Methodology and Sources
To identify and research incidents of racial violence, we started with online databases of historical newspapers at newspapers.com and genealogybank.com. All newspaper articles displayed on this site come from these databases. We also utilized information and sources digitized by researchers in the CSDE Lynching Database.
Once we had identified a lynching or related incident of racial violence and learned all we could from contemporary newspaper accounts, we searched census, military, birth, death, family, and other records at ancestry.com. For most individuals, we were unable to find any conclusive sources documenting their lives in these records, but, when available, these provided valuable information for recreating victims’ lives, families, and humanity.
Occasionally, other sources also provided information that deepened our understanding of these individuals and the racial violence they faced, particularly Alabama Supreme Court cases at the Alabama Department of Archives and History.
Students working on this project wanted to find a way to visually demonstrate the mindset of systemic dehumanization that enabled and justified racial violence, and we found a powerful source for that in the postcards of the Wade Hall Postcard Collection in the Troy University Libraries, displayed on this site on the “Mindset & Context” page.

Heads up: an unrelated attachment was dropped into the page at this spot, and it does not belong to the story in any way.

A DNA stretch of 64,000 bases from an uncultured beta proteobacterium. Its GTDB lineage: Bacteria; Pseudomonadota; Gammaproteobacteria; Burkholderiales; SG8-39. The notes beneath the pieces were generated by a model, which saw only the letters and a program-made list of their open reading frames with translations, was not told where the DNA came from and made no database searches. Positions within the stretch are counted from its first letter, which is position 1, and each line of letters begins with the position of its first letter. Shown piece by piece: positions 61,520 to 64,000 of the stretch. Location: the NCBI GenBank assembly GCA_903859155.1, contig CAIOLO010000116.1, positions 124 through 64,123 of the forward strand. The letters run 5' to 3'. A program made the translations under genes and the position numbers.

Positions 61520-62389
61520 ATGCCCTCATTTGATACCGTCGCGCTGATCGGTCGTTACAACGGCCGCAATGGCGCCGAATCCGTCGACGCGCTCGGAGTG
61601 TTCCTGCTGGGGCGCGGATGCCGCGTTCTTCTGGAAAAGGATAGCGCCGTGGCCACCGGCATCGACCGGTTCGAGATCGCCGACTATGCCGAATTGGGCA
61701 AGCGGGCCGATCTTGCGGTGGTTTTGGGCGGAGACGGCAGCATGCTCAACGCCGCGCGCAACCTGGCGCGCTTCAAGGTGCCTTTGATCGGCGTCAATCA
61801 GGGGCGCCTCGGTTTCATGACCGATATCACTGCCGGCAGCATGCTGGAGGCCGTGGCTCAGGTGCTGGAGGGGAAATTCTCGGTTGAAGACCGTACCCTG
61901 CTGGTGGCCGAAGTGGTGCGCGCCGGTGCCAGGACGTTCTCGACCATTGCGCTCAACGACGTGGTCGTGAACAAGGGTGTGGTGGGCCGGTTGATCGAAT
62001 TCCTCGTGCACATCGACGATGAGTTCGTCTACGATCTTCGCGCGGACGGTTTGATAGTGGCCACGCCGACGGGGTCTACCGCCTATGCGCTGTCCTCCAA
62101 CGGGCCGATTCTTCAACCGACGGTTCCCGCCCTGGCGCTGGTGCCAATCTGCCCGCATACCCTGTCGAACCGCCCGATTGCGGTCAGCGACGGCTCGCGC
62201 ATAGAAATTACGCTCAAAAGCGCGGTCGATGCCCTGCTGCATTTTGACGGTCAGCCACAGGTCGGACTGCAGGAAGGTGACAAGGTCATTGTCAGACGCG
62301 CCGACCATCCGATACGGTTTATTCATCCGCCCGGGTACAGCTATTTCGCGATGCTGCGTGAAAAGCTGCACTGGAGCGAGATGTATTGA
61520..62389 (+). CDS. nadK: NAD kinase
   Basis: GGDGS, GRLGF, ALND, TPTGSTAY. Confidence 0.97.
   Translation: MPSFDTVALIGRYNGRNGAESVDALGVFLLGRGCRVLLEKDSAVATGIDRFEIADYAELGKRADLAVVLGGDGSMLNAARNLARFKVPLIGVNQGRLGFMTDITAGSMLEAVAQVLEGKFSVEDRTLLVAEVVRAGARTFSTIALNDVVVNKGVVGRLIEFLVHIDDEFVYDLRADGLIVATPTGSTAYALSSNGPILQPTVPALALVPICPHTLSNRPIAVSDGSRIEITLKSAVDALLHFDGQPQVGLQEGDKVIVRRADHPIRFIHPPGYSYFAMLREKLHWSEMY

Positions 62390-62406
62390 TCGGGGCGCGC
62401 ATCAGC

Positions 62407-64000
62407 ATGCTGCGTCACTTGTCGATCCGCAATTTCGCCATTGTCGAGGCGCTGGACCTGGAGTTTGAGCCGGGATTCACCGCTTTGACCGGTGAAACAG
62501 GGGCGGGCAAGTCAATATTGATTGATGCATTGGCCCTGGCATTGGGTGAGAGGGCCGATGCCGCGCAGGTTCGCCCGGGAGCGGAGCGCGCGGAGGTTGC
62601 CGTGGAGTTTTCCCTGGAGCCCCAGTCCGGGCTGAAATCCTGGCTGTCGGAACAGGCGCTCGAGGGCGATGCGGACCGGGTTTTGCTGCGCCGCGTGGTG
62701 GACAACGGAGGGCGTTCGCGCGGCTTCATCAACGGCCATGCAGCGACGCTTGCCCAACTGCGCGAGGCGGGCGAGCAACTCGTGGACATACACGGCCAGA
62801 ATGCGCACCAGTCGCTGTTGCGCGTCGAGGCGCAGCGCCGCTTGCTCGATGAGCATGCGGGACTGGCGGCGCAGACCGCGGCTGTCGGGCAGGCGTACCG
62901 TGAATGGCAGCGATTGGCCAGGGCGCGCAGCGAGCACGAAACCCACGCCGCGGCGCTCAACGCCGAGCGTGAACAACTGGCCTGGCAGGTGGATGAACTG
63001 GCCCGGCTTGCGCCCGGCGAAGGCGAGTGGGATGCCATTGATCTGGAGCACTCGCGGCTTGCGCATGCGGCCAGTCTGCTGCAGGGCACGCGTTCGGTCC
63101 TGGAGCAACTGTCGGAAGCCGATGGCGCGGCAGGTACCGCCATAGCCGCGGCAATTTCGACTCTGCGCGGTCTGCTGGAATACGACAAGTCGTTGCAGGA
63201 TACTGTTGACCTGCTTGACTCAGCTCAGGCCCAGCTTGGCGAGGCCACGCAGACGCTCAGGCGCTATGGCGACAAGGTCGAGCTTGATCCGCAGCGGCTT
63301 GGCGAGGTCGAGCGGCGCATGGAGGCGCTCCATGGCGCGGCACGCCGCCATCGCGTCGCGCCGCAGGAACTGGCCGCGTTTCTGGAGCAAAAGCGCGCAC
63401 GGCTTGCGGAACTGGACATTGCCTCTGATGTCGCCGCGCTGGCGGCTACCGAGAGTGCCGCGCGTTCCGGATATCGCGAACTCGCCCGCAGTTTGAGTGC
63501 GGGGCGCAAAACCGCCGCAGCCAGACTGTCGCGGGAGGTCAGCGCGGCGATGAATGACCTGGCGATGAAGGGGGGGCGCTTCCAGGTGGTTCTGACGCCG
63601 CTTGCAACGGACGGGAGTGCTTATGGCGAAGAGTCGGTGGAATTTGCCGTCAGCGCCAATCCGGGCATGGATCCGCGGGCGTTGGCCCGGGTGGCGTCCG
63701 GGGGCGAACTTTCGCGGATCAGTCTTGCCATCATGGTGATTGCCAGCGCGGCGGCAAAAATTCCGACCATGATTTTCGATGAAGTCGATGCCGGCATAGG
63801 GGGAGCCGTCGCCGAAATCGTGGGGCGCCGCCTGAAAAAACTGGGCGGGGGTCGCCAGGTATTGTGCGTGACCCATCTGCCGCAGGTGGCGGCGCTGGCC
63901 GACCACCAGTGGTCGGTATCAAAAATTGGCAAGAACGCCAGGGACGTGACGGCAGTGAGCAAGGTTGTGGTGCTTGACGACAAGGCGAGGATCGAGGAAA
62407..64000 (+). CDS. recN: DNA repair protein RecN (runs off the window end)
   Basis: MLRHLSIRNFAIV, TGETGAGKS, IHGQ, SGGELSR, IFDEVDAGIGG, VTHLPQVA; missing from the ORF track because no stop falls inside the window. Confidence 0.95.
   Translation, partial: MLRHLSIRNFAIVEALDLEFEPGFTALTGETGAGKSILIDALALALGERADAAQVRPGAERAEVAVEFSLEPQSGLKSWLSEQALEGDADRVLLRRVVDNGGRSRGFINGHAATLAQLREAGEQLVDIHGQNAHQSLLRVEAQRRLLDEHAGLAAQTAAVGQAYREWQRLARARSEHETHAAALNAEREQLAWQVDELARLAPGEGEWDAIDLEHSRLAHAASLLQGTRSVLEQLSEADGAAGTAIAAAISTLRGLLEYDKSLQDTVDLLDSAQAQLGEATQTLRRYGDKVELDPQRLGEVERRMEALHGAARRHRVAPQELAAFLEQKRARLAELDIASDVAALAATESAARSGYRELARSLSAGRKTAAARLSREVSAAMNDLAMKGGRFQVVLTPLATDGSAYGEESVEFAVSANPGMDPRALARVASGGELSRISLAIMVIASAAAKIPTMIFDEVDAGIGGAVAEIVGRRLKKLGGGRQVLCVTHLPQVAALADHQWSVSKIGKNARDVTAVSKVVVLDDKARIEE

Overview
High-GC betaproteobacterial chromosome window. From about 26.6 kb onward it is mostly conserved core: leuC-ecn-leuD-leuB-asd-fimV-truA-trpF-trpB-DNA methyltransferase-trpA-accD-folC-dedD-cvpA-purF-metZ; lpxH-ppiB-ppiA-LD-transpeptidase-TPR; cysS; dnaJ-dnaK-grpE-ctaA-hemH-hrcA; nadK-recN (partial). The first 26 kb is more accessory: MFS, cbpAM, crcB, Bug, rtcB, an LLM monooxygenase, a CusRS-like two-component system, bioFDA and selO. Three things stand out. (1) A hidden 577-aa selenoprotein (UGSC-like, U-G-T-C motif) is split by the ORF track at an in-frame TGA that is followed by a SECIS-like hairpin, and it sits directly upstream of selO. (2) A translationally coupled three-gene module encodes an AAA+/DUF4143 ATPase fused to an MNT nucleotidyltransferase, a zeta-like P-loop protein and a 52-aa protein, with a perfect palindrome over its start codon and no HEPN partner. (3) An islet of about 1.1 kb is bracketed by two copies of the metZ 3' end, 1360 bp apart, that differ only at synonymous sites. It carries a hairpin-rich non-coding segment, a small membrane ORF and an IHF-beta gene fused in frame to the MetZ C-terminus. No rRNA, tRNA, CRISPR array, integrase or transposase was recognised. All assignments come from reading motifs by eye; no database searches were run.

Unless otherwise noted, photographs on this website were taken by project participants at the sites at which these individuals were lynched. We also collected soil from these lynching sites in remembrance of the victims, in conjunction with the Equal Justice Initiative Community Remembrance Project, and displayed the collections and our research in an exhibit in the Troy University Library during the summer and fall of 2018.
We want to recognize the excellent work other students, historians, and organizations are performing to document lynchings and commemorate the victims.
–Alabama Memory by Dr. John Giggie and students at the University of Alabama documents lynchings in Alabama, starting in the region surrounding Tuscaloosa.
–Red Record by Dr. Seth Kotch, Dr. Elijah Gaddis, and students at the University of North Carolina documents lynchings in North and South Carolina.
-The Equal Justice Initiative has researched and documented well over 4000 lynchings in the Southern United States. You can find more information about their research, their report on the impact of lynching, and their museum and memorial here.
–Without Sanctuary provides dozens of examples of lynching photography and analysis of what these items tell us.
If you’re working on similar research, or have information to add, please contact us and let us know!